In a relatively brief, concise Order and Opinion, U.S. District Judge Ronald A. White (Eastern District, Oklahoma) has set aside a notorious IRS rule declaring that subsidies and mandates under the Affordable Care Act apply in states with federal as well as state-run health care “Exchanges.” The Order and Opinion in Pruitt v. Burwell agreed with the D.C. Circuit’s holding in Halbig v. Burwell, currently pending on en banc consideration, that the statutory language—an exchange “established by the State”—could not be read to include exchanges established by the federal government in and on behalf of the state. The District Court disagreed with the Fourth Circuit’s conclusion that the statutory language was ambiguous and that the IRS rule could stand. That decision, King v. Burwell, is pending on the plaintiffs’ petition for certiorari.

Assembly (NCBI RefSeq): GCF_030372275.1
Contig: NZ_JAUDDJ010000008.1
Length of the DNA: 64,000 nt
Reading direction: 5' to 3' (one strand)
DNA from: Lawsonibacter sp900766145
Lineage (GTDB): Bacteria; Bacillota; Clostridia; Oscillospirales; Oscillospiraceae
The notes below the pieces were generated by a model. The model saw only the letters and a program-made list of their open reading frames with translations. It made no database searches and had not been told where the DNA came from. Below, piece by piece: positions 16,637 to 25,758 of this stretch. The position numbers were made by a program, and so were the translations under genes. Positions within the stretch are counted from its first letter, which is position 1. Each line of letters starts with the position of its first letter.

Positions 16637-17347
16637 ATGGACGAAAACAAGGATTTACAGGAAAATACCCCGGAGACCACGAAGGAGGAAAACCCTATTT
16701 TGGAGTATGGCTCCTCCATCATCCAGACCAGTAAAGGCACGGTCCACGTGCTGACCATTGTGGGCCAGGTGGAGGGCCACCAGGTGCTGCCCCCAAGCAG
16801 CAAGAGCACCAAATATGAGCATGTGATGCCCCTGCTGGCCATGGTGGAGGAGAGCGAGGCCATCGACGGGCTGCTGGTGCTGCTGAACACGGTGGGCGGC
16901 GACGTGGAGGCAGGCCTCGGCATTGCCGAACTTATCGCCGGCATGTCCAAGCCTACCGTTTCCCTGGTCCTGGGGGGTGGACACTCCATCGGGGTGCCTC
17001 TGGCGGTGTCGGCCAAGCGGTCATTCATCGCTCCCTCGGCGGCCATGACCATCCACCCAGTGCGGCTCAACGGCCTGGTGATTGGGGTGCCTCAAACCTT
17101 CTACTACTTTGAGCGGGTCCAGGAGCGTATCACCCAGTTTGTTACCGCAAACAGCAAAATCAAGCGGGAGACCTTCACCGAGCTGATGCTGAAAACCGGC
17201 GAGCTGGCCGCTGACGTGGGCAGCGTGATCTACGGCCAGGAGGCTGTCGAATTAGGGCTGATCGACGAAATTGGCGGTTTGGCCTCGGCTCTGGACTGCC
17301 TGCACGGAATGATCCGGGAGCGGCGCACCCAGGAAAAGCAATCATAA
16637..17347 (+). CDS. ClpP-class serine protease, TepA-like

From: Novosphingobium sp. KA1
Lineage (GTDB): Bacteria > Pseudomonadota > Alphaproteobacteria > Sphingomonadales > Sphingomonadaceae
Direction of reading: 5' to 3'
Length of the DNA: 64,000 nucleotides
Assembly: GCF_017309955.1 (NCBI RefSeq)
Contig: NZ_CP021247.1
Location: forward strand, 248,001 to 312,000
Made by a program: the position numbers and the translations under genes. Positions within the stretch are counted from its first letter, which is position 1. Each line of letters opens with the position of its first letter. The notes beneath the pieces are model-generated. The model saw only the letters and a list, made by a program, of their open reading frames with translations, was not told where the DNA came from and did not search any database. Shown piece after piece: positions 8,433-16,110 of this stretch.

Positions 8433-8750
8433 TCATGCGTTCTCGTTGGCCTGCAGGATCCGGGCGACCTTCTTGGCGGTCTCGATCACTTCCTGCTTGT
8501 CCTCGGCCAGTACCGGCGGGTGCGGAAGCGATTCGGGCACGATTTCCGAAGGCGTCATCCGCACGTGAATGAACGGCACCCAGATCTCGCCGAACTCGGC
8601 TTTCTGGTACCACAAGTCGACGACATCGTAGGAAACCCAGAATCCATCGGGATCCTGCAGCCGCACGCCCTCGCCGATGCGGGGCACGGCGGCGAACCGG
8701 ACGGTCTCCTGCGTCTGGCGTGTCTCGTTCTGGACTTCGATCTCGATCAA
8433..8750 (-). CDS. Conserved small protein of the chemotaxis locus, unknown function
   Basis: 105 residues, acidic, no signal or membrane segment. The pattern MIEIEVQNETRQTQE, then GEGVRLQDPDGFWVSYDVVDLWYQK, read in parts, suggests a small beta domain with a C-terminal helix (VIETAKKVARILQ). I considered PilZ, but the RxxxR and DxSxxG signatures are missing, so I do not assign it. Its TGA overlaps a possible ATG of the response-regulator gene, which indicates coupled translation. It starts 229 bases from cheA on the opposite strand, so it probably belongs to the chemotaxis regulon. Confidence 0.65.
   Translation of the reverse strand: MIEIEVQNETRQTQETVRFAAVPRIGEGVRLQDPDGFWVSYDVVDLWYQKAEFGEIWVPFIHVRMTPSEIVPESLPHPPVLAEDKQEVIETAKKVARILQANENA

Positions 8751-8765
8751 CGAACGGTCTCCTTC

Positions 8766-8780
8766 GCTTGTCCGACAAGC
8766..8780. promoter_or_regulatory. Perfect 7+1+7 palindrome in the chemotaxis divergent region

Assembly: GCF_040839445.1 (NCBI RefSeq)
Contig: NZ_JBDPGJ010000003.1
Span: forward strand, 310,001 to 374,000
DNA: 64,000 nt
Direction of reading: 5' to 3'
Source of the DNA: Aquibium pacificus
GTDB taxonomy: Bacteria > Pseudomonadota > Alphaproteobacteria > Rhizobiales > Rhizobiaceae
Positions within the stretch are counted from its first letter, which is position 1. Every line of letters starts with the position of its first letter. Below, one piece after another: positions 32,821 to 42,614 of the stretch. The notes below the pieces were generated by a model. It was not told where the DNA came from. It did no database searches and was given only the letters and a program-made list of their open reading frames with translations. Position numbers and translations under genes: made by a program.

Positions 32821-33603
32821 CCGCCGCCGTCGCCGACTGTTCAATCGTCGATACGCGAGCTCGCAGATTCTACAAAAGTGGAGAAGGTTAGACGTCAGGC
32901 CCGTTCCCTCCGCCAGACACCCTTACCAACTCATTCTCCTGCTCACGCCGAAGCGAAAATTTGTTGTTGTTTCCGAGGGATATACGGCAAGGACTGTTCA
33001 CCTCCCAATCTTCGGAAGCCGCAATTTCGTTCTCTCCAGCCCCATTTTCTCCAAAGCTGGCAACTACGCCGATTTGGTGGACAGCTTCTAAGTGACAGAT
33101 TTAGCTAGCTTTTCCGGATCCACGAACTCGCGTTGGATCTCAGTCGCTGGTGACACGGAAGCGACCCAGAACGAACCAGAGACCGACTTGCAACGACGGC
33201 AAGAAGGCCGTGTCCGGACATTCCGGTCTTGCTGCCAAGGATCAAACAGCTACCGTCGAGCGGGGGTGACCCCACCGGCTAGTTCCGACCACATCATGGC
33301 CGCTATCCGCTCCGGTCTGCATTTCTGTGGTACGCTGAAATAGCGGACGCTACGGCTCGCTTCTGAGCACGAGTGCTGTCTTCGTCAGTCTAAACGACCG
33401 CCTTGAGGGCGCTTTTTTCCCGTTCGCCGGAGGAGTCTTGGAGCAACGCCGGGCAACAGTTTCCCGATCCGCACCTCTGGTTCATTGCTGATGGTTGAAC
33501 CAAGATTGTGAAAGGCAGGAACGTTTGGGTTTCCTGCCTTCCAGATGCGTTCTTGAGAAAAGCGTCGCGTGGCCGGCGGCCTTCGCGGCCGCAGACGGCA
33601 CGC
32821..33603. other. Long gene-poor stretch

Judge White’s opinion is noteworthy for its insistence that ordinary canons of statutory construction must not be set aside in big, controversial cases. Among those canons is the elementary proposition that it is not the courts’ business to fix legislative mistakes. If the statute says something other than what Congress meant it to say, it’s up to Congress to fix it.